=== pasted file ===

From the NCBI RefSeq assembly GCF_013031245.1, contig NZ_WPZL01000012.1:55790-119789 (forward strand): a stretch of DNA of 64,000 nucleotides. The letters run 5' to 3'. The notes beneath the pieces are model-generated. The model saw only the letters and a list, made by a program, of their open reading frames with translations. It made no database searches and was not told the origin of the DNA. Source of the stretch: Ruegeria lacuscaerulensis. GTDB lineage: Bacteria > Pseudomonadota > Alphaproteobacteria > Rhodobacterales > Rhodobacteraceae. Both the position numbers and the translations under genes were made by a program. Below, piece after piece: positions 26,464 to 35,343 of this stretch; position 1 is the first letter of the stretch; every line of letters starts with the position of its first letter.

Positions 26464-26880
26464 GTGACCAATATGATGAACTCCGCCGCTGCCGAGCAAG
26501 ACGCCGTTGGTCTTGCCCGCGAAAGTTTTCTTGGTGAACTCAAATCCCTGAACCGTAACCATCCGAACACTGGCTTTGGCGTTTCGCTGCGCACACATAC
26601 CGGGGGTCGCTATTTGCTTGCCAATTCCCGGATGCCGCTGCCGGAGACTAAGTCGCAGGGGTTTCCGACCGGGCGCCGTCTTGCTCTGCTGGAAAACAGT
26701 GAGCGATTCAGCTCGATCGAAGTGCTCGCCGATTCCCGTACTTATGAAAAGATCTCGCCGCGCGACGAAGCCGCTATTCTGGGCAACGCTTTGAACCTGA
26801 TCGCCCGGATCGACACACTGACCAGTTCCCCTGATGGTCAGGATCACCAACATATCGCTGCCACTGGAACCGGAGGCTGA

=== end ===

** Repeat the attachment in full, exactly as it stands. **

From the NCBI RefSeq assembly GCF_013031245.1, contig NZ_WPZL01000012.1:55790-119789 (forward strand): a stretch of DNA of 64,000 nucleotides. The letters run 5' to 3'. The notes beneath the pieces are model-generated. The model saw only the letters and a list, made by a program, of their open reading frames with translations. It made no database searches and was not told the origin of the DNA. Source of the stretch: Ruegeria lacuscaerulensis. GTDB lineage: Bacteria > Pseudomonadota > Alphaproteobacteria > Rhodobacterales > Rhodobacteraceae. Both the position numbers and the translations under genes were made by a program. Below, piece after piece: positions 26,464 to 35,343 of this stretch; position 1 is the first letter of the stretch; every line of letters starts with the position of its first letter.

Positions 26464-26880
26464 GTGACCAATATGATGAACTCCGCCGCTGCCGAGCAAG
26501 ACGCCGTTGGTCTTGCCCGCGAAAGTTTTCTTGGTGAACTCAAATCCCTGAACCGTAACCATCCGAACACTGGCTTTGGCGTTTCGCTGCGCACACATAC
26601 CGGGGGTCGCTATTTGCTTGCCAATTCCCGGATGCCGCTGCCGGAGACTAAGTCGCAGGGGTTTCCGACCGGGCGCCGTCTTGCTCTGCTGGAAAACAGT
26701 GAGCGATTCAGCTCGATCGAAGTGCTCGCCGATTCCCGTACTTATGAAAAGATCTCGCCGCGCGACGAAGCCGCTATTCTGGGCAACGCTTTGAACCTGA
26801 TCGCCCGGATCGACACACTGACCAGTTCCCCTGATGGTCAGGATCACCAACATATCGCTGCCACTGGAACCGGAGGCTGA